By Anukriti Roy
First publised on 2022-01-08 07:36:29
The government had thankfully not rushed in the Prohibition of Child Marriage (Amendment) Bill that proposes to raise the legal marriage age of girls from 18 to 21 in Parliament and had referred it to the parliamentary standing committee on education, women, children, youth and sport. It was good that democratic norms and parliamentary traditions were followed in this. But one look at the composition of the said committee is enough to raise doubts whether any informed and meaningful discussion on an issue that will have a huge impact on women can be held by it. For, the committee of 31 has 30 male members and a lone woman member.
Ideally, issues that concern women should be debated by a committee that has a majority of women members. If that is not possible due to the paucity of women MPs, at least proper representation must be given to women in the committee. As things stand now, although women comprise 14 percent of all MPs, the committee has just 3% representation for them with a single member.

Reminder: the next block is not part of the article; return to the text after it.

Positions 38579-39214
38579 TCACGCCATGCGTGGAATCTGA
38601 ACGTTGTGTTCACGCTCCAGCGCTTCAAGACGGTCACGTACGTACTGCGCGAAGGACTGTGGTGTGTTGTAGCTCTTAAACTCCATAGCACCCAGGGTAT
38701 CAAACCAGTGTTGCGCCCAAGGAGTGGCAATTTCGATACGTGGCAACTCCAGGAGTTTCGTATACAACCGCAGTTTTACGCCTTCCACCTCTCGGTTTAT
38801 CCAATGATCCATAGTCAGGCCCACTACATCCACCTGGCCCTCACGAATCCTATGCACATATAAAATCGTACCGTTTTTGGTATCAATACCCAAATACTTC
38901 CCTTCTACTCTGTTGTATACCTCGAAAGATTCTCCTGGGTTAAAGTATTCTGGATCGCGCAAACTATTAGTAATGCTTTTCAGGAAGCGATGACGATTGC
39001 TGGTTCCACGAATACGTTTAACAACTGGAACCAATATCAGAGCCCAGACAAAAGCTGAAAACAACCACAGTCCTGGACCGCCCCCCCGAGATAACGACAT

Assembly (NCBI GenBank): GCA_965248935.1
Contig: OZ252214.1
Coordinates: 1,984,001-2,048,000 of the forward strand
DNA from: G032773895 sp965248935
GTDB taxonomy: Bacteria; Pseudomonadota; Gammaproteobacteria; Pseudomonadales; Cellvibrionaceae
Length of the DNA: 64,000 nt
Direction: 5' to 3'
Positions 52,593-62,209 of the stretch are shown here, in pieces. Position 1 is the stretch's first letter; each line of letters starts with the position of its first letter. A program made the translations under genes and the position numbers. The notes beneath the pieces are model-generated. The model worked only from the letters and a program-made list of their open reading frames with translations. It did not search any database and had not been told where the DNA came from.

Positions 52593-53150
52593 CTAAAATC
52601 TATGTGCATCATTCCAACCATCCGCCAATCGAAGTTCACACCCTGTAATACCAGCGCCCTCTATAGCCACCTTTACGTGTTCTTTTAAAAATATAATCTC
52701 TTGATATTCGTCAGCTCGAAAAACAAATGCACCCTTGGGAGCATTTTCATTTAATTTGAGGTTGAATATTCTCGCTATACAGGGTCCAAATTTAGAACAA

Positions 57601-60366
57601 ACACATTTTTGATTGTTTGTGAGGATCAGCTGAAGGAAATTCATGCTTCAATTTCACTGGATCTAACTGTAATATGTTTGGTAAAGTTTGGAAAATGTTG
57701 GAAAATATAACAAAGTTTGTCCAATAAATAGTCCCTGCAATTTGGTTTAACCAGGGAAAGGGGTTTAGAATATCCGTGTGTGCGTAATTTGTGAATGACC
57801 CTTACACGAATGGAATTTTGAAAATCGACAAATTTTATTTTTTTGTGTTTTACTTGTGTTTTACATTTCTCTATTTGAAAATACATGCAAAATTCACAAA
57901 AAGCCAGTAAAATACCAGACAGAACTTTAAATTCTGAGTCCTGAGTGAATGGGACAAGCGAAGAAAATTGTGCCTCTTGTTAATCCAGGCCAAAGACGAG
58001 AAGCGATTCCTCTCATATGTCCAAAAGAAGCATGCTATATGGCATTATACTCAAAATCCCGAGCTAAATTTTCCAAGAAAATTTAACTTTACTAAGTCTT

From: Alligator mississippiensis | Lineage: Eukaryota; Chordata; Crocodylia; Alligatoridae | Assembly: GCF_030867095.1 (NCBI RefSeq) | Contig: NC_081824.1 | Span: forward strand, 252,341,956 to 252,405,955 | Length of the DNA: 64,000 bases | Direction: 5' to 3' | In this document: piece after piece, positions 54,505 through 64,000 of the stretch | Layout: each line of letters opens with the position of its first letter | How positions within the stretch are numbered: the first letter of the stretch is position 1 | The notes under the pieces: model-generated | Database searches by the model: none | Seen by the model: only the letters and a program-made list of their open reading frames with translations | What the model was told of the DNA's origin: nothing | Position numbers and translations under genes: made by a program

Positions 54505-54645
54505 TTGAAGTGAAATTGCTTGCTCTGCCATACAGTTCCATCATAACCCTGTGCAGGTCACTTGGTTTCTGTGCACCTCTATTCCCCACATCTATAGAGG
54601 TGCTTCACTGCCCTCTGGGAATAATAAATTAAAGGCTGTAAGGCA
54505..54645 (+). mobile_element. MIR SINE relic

Without going into the correctness or need for raising the legal marriage age of girls, what needs to be emphasized is that any such proposal should examine the issue from all angles. The views of women are most important in this as the issue concerns them. Male members are expected to be guided by the patriarchal view and that is not the best way to examine the issue. Independent studies have proved that women are more effective lawmakers than men. They should be involved in all lawmaking processes and not just in issues that concern women.
To make women major stakeholders in law making, all parties must allow more female candidates to contest elections. It is a shame that the Women's Reservation Bill, which was introduced in 2010 to reserve 33% seats in Lok Sabha and state assemblies for women, has still not been passed. With women voters increasingly asserting themselves and all parties wooing them, the time has come to redraft the bill and reserve 50% seats for women in all legislative bodies to make it meaningful and give women a bigger say in law making. But will the male-dominated Indian political class take such a revolutionary step?